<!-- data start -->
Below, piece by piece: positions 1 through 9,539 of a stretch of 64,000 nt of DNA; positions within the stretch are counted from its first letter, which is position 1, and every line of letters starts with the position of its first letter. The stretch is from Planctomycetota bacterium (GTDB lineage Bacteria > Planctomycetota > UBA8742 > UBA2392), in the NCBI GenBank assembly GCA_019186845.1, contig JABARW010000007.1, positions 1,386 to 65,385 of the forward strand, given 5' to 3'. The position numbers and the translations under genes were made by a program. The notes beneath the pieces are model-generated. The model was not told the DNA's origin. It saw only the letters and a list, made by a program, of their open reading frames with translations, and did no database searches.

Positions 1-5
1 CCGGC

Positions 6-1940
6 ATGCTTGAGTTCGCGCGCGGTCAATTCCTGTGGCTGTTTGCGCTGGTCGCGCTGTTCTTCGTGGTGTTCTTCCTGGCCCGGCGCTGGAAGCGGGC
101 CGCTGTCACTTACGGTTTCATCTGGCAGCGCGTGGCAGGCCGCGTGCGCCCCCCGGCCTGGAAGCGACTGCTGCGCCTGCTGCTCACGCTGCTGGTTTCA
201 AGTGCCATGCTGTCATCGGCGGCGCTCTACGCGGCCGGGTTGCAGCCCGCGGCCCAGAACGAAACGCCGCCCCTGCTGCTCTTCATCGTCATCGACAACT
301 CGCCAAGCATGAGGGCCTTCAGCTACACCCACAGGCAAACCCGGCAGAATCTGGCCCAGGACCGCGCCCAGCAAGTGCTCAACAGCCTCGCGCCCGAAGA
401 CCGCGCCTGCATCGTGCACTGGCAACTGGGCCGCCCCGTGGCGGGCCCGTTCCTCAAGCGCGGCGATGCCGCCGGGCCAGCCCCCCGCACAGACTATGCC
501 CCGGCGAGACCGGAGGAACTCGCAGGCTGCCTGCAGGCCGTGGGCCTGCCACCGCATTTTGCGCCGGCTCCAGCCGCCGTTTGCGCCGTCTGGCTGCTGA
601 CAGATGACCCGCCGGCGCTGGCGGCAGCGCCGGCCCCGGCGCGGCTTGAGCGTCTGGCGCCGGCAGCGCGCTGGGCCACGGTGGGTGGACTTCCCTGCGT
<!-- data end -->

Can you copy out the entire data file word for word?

Below, piece by piece: positions 1 through 9,539 of a stretch of 64,000 nt of DNA; positions within the stretch are counted from its first letter, which is position 1, and every line of letters starts with the position of its first letter. The stretch is from Planctomycetota bacterium (GTDB lineage Bacteria > Planctomycetota > UBA8742 > UBA2392), in the NCBI GenBank assembly GCA_019186845.1, contig JABARW010000007.1, positions 1,386 to 65,385 of the forward strand, given 5' to 3'. The position numbers and the translations under genes were made by a program. The notes beneath the pieces are model-generated. The model was not told the DNA's origin. It saw only the letters and a list, made by a program, of their open reading frames with translations, and did no database searches.

Positions 1-5
1 CCGGC

Positions 6-1940
6 ATGCTTGAGTTCGCGCGCGGTCAATTCCTGTGGCTGTTTGCGCTGGTCGCGCTGTTCTTCGTGGTGTTCTTCCTGGCCCGGCGCTGGAAGCGGGC
101 CGCTGTCACTTACGGTTTCATCTGGCAGCGCGTGGCAGGCCGCGTGCGCCCCCCGGCCTGGAAGCGACTGCTGCGCCTGCTGCTCACGCTGCTGGTTTCA
201 AGTGCCATGCTGTCATCGGCGGCGCTCTACGCGGCCGGGTTGCAGCCCGCGGCCCAGAACGAAACGCCGCCCCTGCTGCTCTTCATCGTCATCGACAACT
301 CGCCAAGCATGAGGGCCTTCAGCTACACCCACAGGCAAACCCGGCAGAATCTGGCCCAGGACCGCGCCCAGCAAGTGCTCAACAGCCTCGCGCCCGAAGA
401 CCGCGCCTGCATCGTGCACTGGCAACTGGGCCGCCCCGTGGCGGGCCCGTTCCTCAAGCGCGGCGATGCCGCCGGGCCAGCCCCCCGCACAGACTATGCC
501 CCGGCGAGACCGGAGGAACTCGCAGGCTGCCTGCAGGCCGTGGGCCTGCCACCGCATTTTGCGCCGGCTCCAGCCGCCGTTTGCGCCGTCTGGCTGCTGA
601 CAGATGACCCGCCGGCGCTGGCGGCAGCGCCGGCCCCGGCGCGGCTTGAGCGTCTGGCGCCGGCAGCGCGCTGGGCCACGGTGGGTGGACTTCCCTGCGT